YIDFF 2005: A Quantitative Look at This Year’s Entries
(International Competition and the New Asian Currents programs)
Entries for this year’s International Competition and the New Asian Currents programs were accepted from September 1st 2004 to May 31st 2005, and a total of 1,628 works were received from a record 104 countries and regions (in 2003, 1,454 works were received from 98 countries and regions).
Compared to the 221 entries received for the first YIDFF in 1989, this represents a sevenfold increase, which can be mainly attributed to a greater recognition of YIDFF, the growing number of filmmakers due to the arrival of smaller video cameras, the prevalence of personal computers, and the acceptance of both film and video works.
Looking at the countries that produced the most entries, we see Japan leading the field with 286, followed by the USA with 166, Germany with 126, and China with 113.
International co-productions accounted for 20% of all entries, and this figure is expected to increase for YIDFF 2007.
Submissions by Program
950 submissions were made to the International Competition from 94 countries and regions (902 were received for YIDFF 2003). Countries with the most entries were the USA (135), Germany (114), France (98) and Japan (70).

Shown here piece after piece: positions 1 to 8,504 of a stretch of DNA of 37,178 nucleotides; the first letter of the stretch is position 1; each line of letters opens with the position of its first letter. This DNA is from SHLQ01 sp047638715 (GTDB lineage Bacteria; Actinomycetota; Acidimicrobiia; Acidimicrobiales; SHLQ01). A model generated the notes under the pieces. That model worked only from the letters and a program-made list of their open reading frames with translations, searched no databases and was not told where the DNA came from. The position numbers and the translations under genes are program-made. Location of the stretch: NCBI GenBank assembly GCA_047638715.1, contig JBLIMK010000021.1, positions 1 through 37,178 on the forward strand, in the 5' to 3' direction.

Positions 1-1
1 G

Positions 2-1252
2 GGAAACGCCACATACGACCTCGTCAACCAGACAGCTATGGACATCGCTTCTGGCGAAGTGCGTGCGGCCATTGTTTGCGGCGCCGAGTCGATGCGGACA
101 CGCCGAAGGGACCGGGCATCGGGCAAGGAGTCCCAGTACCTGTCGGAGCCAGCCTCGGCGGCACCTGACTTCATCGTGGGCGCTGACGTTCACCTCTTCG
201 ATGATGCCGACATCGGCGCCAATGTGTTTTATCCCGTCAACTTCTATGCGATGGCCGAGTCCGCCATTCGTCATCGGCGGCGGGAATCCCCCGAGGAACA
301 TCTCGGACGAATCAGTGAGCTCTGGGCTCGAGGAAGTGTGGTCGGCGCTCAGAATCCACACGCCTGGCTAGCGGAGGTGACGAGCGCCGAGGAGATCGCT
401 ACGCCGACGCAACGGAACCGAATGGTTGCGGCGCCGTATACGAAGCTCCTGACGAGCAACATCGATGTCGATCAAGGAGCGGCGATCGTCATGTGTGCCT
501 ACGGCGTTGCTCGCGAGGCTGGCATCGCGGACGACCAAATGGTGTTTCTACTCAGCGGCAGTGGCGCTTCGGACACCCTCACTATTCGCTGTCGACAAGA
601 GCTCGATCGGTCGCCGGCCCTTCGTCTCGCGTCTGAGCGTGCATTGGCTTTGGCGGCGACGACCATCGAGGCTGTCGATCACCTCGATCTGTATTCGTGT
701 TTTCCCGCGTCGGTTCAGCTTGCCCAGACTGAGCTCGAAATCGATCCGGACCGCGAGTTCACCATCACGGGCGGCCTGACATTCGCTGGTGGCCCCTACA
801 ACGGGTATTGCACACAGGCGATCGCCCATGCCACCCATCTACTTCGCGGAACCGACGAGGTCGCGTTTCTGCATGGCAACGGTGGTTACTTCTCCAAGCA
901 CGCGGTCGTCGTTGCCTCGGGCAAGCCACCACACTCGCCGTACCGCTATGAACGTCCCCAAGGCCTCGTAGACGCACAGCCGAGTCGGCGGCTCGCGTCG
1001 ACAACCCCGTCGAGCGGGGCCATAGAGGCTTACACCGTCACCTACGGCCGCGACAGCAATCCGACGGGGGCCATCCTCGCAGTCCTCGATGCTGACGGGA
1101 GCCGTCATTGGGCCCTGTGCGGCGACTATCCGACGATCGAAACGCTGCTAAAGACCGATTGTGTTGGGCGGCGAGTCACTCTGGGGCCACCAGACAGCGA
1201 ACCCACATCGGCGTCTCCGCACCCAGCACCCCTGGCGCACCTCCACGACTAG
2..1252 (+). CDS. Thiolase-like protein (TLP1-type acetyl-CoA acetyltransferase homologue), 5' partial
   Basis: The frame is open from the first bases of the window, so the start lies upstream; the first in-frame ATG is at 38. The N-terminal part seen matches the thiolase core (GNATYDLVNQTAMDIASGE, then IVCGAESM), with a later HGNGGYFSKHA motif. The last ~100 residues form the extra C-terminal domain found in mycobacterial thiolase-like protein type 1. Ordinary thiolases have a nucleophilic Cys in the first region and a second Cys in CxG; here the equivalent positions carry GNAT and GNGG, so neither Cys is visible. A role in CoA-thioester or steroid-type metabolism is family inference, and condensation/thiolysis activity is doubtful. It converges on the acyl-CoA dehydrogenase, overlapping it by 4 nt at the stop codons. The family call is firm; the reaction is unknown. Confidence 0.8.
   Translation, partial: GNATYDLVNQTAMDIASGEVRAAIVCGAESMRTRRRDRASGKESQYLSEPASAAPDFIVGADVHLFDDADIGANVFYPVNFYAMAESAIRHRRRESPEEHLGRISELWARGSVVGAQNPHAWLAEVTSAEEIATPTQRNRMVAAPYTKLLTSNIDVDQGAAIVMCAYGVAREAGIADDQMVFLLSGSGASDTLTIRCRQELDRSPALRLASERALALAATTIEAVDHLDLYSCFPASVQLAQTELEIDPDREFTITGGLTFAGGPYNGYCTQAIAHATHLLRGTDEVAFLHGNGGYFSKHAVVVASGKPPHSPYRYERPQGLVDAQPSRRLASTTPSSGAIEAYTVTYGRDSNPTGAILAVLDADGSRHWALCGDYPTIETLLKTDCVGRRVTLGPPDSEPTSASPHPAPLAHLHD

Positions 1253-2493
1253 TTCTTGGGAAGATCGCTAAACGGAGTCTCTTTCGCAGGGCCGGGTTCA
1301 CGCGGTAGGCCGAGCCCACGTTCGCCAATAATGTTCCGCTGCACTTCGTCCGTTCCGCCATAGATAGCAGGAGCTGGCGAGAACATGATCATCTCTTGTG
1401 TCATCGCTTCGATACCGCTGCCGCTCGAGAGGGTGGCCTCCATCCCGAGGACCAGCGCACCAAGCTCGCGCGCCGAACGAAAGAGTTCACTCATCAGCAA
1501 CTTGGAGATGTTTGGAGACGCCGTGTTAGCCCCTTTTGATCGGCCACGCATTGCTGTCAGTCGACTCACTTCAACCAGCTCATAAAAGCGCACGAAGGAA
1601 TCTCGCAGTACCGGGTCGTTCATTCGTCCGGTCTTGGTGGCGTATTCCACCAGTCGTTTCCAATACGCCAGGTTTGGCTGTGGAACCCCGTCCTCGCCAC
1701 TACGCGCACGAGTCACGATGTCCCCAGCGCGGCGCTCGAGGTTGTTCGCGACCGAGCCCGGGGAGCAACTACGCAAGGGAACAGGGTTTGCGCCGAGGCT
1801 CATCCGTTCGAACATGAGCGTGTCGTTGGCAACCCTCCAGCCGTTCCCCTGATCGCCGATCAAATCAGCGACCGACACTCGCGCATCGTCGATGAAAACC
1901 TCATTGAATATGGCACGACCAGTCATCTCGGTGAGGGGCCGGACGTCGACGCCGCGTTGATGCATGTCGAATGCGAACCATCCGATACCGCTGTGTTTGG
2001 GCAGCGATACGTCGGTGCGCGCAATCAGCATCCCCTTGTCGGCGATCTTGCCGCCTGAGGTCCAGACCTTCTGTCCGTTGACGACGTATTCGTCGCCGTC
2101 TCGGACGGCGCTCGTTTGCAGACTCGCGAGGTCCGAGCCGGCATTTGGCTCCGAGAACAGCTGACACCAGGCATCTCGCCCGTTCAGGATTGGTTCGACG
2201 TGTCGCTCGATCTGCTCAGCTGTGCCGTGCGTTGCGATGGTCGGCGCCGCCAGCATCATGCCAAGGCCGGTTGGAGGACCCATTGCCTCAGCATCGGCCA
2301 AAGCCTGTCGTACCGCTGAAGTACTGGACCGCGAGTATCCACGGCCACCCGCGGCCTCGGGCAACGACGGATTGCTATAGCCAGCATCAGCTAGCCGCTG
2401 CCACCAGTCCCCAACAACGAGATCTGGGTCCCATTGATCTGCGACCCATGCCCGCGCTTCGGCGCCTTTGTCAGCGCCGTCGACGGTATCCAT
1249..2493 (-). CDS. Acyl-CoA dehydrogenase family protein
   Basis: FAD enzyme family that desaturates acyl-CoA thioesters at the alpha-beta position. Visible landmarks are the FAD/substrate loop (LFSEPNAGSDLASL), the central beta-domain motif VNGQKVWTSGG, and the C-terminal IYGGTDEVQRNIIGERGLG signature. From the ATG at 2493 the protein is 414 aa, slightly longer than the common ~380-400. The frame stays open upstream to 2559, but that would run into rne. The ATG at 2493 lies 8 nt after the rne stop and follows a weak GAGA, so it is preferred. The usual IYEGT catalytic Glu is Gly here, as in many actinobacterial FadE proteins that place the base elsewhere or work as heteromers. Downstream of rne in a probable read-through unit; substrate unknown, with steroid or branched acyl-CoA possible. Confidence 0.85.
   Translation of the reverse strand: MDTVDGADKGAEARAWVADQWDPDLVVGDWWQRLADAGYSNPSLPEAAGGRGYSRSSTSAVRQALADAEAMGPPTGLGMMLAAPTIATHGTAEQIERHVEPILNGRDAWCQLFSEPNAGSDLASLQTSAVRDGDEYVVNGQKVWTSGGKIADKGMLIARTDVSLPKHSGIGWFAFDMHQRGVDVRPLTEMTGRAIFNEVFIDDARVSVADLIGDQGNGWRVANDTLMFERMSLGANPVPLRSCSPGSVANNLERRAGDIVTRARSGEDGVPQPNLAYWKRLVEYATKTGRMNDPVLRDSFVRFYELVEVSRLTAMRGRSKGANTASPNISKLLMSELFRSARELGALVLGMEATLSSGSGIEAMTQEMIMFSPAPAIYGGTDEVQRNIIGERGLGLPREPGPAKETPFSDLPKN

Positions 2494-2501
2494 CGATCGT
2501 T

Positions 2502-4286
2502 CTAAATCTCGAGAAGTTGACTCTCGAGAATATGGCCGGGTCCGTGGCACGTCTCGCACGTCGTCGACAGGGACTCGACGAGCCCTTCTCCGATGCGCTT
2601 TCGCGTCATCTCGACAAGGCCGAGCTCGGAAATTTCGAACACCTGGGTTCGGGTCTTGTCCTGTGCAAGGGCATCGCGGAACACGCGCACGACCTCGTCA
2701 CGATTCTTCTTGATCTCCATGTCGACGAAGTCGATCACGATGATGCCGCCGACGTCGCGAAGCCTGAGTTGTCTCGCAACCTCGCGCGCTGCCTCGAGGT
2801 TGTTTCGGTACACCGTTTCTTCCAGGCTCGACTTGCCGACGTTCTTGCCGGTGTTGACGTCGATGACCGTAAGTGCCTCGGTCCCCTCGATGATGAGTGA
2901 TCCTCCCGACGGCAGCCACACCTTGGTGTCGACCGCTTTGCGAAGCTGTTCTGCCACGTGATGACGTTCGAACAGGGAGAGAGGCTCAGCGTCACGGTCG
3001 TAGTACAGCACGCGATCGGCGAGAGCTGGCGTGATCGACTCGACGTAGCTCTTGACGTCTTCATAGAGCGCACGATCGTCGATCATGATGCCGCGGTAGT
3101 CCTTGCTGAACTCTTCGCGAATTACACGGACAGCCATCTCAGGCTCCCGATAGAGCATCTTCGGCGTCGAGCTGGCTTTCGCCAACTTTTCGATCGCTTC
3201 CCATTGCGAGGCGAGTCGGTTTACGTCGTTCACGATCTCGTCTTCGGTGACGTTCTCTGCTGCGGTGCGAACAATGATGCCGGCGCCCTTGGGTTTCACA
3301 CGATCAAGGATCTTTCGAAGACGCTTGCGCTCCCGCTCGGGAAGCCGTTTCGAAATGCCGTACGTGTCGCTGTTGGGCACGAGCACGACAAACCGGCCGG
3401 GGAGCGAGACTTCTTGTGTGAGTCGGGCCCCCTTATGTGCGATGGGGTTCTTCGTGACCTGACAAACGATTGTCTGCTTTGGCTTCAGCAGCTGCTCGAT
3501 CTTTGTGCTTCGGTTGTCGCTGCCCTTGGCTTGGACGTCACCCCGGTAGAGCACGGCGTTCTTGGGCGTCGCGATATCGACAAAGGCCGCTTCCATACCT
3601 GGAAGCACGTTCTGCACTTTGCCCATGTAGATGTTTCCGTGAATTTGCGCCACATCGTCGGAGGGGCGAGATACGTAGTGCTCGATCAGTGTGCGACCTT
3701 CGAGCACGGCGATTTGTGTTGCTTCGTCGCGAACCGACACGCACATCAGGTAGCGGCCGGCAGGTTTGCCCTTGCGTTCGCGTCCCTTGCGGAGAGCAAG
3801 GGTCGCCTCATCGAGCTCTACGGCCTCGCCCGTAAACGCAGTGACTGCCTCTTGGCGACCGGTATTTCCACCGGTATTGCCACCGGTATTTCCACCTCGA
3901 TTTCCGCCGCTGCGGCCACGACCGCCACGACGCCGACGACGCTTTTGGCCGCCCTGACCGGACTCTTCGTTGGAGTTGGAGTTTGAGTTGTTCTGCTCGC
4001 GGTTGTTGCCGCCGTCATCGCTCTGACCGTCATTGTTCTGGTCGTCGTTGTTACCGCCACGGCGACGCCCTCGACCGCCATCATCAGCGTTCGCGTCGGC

678 entries from 49 countries and regions were received for the New Asian Currents (compared to 833 for YIDFF 2003). The most submissions came from Japan (216), China (93), India (58), and Taiwan (43).
For YIDFF 2003 it was possible to submit a work to both programs, but this time the application method was altered to require selection of a single category in order to confirm entrants’ intentions.
Screening Formats, Technical Formats
Film works comprised 16% of all entries; those on video accounted for 84%, clearly illustrating their growing prevalence; and another notable aspect was the increasing use of HD (High Definition) cameras.
Amongst film entries, an overwhelming number had been shot on video and transferred to 35mm.
79% of submissions were made via the online application form available on the festival homage, far exceeding paper submissions which accounted for the remaining 21%. A directly proportional relationship can be seen between the growth in video entries (propelled by the spread of video cameras and personal computers) and an increase in the number of online entry applications.
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